We were excited to see some of our favorite vendors back in action, and to welcome some new ones, like White Lion Baking Company, selling paleo and gluten free baked goods, including some homemade granola that we got to sample.

We'll definitely be going back to the market soon, and in the meantime, we have two classes coming up that will show you how to make the most of your farmer's market shopping (and cooking) experience.

Ripe Now! Cooking from the Farmers Market -- Thursday, June 5th 6:00PM - 9:00PM

Resident instructor Chef Diane Manteca shows you how to shop local, and goes through some fresh and simple summer recipes to turn your Boston farmer's market purchases into dinner perfect for the patio.

Homecooking Basics: Farmers Market Basket-- Tuesday, June 24th 6:00PM - 9:00PM

b.good chef/co-founder Tony Rosenfeld goes through the basics of shopping for the season, then lets the fresh fruits and veggies speak for themselves with recipes for salads hearty enough to be entrees.


Get shopping...and maybe we'll see you on our next trip to the Farmer's Market!

Topics: BCAE cooking classes, Boston cooking class, Boston Farmer's Market, BCAE class, BCAE Summer class, Copley Square Farmer's Market, MA Farmer's Market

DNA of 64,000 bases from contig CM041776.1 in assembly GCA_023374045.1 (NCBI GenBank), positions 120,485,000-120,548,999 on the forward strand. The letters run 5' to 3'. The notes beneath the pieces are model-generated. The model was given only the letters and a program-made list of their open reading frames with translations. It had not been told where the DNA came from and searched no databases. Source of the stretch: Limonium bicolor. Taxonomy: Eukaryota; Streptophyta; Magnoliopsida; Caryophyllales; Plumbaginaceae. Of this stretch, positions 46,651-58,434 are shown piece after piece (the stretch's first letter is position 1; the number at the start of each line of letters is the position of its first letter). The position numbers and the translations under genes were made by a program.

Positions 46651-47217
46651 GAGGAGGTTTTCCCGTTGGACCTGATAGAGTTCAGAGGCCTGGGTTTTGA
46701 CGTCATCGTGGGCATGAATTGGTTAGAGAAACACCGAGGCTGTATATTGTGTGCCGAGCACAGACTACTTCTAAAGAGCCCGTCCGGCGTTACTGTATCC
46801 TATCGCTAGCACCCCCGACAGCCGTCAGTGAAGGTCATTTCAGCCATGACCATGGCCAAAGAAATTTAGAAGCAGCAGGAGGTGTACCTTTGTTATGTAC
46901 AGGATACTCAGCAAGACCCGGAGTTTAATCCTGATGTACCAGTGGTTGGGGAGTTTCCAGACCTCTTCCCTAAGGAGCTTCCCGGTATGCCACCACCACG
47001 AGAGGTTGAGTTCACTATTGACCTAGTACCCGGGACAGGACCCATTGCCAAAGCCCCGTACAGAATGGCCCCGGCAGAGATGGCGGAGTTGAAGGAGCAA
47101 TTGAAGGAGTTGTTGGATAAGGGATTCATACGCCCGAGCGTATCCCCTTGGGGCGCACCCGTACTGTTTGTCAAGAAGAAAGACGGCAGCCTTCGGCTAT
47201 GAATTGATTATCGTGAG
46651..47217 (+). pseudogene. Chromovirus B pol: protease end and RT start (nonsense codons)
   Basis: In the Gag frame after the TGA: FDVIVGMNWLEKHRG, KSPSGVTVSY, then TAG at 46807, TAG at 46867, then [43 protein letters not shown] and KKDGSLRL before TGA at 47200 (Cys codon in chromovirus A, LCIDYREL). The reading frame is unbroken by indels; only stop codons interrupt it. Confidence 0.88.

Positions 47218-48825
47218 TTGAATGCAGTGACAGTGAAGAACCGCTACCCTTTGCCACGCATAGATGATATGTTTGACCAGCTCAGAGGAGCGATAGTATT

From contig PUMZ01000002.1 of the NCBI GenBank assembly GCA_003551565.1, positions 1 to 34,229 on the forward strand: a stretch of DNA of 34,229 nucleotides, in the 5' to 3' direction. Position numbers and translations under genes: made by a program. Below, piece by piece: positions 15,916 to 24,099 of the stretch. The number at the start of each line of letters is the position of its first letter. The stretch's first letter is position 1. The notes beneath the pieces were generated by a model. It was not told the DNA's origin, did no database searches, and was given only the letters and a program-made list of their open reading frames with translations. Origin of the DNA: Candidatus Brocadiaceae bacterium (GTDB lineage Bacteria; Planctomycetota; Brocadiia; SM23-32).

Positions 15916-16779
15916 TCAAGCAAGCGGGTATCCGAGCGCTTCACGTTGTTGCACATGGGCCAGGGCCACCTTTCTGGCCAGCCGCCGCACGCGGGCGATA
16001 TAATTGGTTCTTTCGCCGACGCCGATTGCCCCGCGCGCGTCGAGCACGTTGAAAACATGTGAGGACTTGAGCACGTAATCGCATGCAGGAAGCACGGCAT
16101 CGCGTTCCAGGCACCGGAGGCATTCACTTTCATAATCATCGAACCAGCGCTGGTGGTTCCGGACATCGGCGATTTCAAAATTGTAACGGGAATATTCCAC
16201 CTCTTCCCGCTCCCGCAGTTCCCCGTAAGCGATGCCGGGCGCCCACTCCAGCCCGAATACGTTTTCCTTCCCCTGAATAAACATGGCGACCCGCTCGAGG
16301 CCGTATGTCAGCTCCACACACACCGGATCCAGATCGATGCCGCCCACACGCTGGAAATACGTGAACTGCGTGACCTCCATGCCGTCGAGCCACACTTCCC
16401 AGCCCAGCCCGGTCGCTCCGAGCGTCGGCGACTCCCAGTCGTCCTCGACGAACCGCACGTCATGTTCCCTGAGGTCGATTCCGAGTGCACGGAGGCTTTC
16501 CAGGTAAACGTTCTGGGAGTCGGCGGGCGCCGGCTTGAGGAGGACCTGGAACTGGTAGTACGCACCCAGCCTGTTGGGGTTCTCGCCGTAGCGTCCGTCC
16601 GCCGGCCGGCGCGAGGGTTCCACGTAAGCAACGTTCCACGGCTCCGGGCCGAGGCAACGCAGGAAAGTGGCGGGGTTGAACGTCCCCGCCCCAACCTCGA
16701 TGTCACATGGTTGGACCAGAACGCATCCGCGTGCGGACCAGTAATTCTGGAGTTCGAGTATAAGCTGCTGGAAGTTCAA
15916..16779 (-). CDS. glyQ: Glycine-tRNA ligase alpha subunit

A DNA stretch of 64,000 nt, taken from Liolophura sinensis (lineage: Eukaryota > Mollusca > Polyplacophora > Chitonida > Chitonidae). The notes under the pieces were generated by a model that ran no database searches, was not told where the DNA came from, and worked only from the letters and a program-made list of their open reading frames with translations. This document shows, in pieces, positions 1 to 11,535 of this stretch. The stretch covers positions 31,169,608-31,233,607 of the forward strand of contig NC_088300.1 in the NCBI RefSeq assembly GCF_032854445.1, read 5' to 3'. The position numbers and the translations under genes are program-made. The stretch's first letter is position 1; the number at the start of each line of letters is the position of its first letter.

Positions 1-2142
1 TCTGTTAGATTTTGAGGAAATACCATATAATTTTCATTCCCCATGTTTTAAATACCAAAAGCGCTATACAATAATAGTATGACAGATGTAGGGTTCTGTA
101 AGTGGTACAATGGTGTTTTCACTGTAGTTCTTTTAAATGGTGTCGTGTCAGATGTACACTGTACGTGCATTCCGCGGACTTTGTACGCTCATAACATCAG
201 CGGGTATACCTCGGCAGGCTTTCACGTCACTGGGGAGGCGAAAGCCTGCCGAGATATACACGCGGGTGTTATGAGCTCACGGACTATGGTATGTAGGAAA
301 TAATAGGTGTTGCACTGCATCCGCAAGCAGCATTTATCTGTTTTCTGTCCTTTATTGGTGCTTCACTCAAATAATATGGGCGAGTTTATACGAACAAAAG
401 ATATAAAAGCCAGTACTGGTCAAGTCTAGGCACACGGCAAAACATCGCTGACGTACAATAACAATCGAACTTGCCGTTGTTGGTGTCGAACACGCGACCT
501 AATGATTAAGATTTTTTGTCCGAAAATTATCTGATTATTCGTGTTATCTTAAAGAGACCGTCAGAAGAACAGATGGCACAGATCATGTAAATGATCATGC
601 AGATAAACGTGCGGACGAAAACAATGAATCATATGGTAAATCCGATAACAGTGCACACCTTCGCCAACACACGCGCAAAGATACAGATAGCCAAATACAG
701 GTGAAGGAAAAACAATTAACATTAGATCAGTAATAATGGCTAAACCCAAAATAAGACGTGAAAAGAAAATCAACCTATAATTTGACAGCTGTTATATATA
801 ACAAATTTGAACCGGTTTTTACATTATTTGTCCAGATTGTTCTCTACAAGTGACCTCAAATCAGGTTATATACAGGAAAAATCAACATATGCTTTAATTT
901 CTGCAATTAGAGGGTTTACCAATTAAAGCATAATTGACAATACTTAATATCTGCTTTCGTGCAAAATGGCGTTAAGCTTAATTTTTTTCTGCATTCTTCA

Cheese Making at the BCAE

Posted by Becky Brackett on Mon, Nov 12, 2012
Katie's Got Class

It’s been a few weeks since my last visit to the BCAE but on Tuesday night I was there to make cheese. Who doesn’t love cheese?! Cheddar, goat, Gouda, burrata, Brie, mozzarella! Oh my, oh my, I love me some cheese. But I never knew how all these delicious cheeses come to be, so I landed in a cheese making class with Luca Mignogna, a cheesemaker from Italy. He currently works at a café, bakery, and wine bar on the North Shore.

Luca in action 

Luca had us signed up to make two cheeses on Tuesday night: primo sale, which is a farmer’s cheese native to Italy, and a basic ricotta. He started the class with a general description of what goes into making cheese, but I quickly learned nothing is too general when it comes to cheese. A few people in class said they were interested in making cheese because they’re chemists. There truly is a science behind making cheese, and no question or discussion has a simple answer.